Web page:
Subjectivity aside, as long as the work is done, the substance of it is a lesser consideration. It will be imbued with your own unique world view and passions. Does it matter? I’d say if you care, it does, and I’m not sure how you create anything for very long without doing so.

We have limited resources. Worthy causes abound. Just as we can only devote so much to helping those in need, we can only give so much to our creative work. We have to choose.

I’d say that it matters less what path or what form that work takes and more that we care about it. Keep caring.

This and That

No, not the Michael Penn song—although that still holds up, as does the album it’s from 1—but rather I’m thinking back on this flood of prescriptive, advices, maybe some platitudes? I’m not sure if this can go on forever. Maybe? If academia is to be taken at face value, perhaps there’s always something more to say about art and how it’s made.

I’m thinking ahead to 2018, what I want to accomplish, and, to my own chagrin, no small amount of fretting over what seems an ever-diminishing supply of time to do, well, anything.

I do find it interesting that you could always make this argument at any point in your life. It seems impossibly short when we look at it in the context of history.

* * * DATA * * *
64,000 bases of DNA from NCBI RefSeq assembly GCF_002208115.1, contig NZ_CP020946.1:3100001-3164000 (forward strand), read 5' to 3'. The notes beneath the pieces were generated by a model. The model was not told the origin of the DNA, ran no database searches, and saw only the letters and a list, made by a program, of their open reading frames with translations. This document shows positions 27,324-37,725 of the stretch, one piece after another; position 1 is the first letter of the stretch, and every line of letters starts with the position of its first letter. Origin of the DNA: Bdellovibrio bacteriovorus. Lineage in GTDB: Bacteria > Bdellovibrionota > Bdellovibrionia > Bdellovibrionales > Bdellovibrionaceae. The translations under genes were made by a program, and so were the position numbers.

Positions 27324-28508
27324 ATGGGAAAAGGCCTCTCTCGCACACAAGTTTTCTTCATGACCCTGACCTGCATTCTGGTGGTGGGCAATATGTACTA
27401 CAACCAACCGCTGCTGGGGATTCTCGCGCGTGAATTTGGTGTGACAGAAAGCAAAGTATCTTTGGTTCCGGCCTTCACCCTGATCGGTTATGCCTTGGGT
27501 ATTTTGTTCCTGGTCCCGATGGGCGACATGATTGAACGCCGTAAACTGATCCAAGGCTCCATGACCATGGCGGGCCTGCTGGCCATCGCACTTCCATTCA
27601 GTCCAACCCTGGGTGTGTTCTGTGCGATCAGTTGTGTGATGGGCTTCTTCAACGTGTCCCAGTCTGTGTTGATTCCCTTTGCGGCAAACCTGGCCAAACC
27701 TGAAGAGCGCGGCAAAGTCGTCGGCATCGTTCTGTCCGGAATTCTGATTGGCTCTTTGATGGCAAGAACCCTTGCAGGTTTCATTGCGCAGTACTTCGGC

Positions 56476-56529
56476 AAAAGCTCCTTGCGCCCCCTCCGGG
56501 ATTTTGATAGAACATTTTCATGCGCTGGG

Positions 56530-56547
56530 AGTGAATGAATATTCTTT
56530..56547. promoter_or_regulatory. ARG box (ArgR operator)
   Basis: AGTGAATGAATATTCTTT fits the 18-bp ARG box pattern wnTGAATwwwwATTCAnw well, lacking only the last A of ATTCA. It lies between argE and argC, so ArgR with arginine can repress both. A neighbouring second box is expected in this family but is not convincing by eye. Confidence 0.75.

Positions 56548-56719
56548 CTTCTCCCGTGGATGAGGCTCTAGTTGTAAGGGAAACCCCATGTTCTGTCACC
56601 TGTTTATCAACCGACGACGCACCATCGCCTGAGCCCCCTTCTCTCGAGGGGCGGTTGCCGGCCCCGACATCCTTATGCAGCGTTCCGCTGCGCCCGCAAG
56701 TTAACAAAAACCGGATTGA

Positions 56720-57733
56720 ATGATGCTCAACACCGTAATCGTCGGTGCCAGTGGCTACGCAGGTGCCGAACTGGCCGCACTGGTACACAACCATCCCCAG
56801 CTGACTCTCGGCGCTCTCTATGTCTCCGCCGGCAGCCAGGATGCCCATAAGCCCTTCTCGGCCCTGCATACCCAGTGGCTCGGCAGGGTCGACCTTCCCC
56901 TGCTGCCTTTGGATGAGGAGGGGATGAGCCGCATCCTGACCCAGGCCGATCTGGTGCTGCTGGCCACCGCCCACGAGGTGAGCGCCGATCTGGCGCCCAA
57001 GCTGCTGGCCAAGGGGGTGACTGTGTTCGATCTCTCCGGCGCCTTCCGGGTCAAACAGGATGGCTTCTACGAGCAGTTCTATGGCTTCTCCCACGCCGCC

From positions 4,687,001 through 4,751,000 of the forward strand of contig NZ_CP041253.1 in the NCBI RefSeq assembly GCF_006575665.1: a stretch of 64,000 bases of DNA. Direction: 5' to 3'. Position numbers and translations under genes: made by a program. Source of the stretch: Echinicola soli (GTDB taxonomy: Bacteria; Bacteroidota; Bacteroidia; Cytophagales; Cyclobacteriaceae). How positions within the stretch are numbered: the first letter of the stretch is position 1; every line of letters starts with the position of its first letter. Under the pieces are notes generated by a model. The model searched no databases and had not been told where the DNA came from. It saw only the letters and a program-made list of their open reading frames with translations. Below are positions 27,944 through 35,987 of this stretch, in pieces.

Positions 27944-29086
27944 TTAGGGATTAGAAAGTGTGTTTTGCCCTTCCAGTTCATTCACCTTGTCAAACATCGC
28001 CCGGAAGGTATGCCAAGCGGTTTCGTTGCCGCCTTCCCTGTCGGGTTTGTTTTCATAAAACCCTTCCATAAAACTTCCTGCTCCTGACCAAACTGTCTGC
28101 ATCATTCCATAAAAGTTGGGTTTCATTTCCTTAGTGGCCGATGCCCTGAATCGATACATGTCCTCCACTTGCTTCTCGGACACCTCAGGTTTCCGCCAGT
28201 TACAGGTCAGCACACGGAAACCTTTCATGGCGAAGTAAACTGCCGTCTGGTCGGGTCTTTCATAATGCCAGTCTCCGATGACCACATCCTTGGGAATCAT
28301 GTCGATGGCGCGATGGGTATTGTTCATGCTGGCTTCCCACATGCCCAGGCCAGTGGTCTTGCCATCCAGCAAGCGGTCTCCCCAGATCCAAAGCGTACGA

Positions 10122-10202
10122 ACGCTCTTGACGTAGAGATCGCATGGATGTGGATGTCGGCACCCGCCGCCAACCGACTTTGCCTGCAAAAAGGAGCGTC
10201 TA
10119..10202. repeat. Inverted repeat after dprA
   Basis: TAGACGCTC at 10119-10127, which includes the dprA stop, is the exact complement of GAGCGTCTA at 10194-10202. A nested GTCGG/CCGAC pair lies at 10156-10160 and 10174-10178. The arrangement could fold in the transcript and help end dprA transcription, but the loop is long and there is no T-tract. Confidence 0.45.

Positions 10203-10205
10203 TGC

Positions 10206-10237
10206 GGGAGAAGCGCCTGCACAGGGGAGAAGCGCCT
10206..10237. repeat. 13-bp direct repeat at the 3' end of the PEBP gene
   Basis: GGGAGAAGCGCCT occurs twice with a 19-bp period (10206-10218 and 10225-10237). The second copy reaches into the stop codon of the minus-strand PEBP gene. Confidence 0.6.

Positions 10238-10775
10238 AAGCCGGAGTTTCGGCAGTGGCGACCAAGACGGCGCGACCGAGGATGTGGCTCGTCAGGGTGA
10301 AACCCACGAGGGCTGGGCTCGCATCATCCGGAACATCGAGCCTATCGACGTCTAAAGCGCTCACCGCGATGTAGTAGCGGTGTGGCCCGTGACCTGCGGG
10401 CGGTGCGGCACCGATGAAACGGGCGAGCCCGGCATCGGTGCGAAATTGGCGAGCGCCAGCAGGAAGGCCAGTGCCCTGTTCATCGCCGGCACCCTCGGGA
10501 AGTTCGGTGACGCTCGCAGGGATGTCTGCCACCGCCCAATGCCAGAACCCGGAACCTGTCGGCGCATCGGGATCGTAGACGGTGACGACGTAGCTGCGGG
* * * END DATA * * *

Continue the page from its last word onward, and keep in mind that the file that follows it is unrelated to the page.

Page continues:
I suppose the platitude here is to note that the time we have left is the time we have left. A tautology to mean it’s just as valid to consider there’s time enough to do some things, and that’s all anyone ever has. A pile slightly bigger for Stephen King doesn’t mean our own small pile is any more (or less!) pointless in the grand scheme of a vast universe.

We make sense of existence through our art, and thus meaning, and most of us find that more fulfilling and worthwhile than not making it.

If this all seems like the climax of the Hitchhiker’s Guide to the Galaxy original radio series—and its adapted scene in The Restaurant at the End of the Universe—with the eternally skeptical Ruler of the Universe, doubting not only his own existence but that of everyone else and their actions, I feel you. Optimism comes and goes, like pessimism, and motivation, and indolence.

We merely know it pleases us to make these things, and if it does, we should keep making our efforts. And do more tomorrow.